Mobile-App Pandora Subpoenaed To Probe Privacy
Pandora and other smartphone app makers are targeted by a federal criminal investigation to determine if their apps illegally collect and transmit private user data to advertisers. The subpoenas have been issued to app makers from the Apple iPhone camp as well as the Google Android operating system and seeks to uncover whether they properly informed customers about the personal data (location, age, and gender) that was collected and shared.
“We were served with a subpoena to produce documents in connection with a federal grand jury, which we believe was convened to investigate the information sharing processes of certain popular applications that run on the Apple and Android mobile platforms,” Pandora said in a statement on the matter.
Apps developers face even more scrutiny by regulators and privacy groups, as their popularity continues to grow. Most apps use programs to track advertising and to monitor how users interact with the software. The apps developers collect information such as age, gender, zip code and any material available on their profile. This raises privacy concerns over the information collected and shared.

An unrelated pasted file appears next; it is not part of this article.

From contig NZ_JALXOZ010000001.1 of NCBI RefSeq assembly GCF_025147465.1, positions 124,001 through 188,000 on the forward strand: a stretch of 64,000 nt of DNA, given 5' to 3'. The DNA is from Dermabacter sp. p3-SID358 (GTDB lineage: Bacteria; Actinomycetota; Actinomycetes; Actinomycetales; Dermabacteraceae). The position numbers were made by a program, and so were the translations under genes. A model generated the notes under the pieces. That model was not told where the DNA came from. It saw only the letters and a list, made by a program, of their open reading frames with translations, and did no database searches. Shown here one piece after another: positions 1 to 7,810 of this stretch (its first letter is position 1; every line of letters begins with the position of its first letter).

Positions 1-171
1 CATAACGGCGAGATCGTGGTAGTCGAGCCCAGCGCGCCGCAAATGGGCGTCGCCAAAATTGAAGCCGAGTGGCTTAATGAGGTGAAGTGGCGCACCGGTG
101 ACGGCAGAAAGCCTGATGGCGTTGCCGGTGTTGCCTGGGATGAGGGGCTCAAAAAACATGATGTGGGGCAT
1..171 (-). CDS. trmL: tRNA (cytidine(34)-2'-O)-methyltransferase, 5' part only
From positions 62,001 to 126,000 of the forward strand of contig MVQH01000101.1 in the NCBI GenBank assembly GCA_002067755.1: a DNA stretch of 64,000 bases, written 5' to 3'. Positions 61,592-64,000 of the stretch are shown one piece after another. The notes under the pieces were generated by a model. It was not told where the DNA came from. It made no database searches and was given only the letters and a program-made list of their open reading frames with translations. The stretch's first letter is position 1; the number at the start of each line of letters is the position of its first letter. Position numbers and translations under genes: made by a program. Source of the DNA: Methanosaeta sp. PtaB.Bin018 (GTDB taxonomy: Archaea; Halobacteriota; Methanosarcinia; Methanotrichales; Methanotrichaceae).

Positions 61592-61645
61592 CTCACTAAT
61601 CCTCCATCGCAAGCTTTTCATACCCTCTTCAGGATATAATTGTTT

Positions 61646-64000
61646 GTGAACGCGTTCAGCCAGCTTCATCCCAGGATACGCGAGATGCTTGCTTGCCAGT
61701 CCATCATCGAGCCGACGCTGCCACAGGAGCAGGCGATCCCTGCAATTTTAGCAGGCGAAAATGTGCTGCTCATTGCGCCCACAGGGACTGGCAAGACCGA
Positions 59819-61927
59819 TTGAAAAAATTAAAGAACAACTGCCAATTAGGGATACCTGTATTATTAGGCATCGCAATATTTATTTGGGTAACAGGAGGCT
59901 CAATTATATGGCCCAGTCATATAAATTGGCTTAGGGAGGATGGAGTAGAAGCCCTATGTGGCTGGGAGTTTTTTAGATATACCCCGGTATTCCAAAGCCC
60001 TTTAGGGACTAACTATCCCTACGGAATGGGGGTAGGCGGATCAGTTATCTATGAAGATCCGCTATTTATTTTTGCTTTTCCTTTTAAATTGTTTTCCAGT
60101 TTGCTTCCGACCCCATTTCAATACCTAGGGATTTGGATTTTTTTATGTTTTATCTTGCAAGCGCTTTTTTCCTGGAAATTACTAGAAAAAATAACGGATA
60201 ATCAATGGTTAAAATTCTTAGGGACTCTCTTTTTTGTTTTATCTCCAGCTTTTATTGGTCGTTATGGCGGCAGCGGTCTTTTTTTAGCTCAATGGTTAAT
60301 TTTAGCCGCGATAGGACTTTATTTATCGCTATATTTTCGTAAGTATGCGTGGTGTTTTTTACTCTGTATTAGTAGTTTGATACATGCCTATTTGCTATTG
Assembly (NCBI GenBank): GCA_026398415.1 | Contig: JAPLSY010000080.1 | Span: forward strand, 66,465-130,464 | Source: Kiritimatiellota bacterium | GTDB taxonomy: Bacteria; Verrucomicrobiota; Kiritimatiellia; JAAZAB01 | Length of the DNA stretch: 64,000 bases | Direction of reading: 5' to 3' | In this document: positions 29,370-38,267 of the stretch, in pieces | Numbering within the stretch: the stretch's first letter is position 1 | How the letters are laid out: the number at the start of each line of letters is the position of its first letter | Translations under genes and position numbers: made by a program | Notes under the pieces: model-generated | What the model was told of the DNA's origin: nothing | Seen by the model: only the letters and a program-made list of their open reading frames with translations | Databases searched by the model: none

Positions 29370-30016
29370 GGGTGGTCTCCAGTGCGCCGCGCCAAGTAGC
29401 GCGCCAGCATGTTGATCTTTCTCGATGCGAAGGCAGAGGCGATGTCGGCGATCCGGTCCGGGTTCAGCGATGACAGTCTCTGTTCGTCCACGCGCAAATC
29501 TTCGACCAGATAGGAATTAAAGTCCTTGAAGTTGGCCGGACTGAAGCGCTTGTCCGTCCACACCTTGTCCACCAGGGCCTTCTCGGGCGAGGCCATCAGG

In a study conducted last year, the Wall Street Journal found that of 101 apps tested, 56 broadcast phones’ unique identification number without users’ consent.
It’s not clear how many app developers have been subpoena, but Apple and Google have also been contacted by investigators. However, experts say that companies in this situation usually opt for non-prosecution or settlements. Perhaps Pandora’s disclosure of their investigation on the SEC filling will lead to some settlement with prosecutors down the road.
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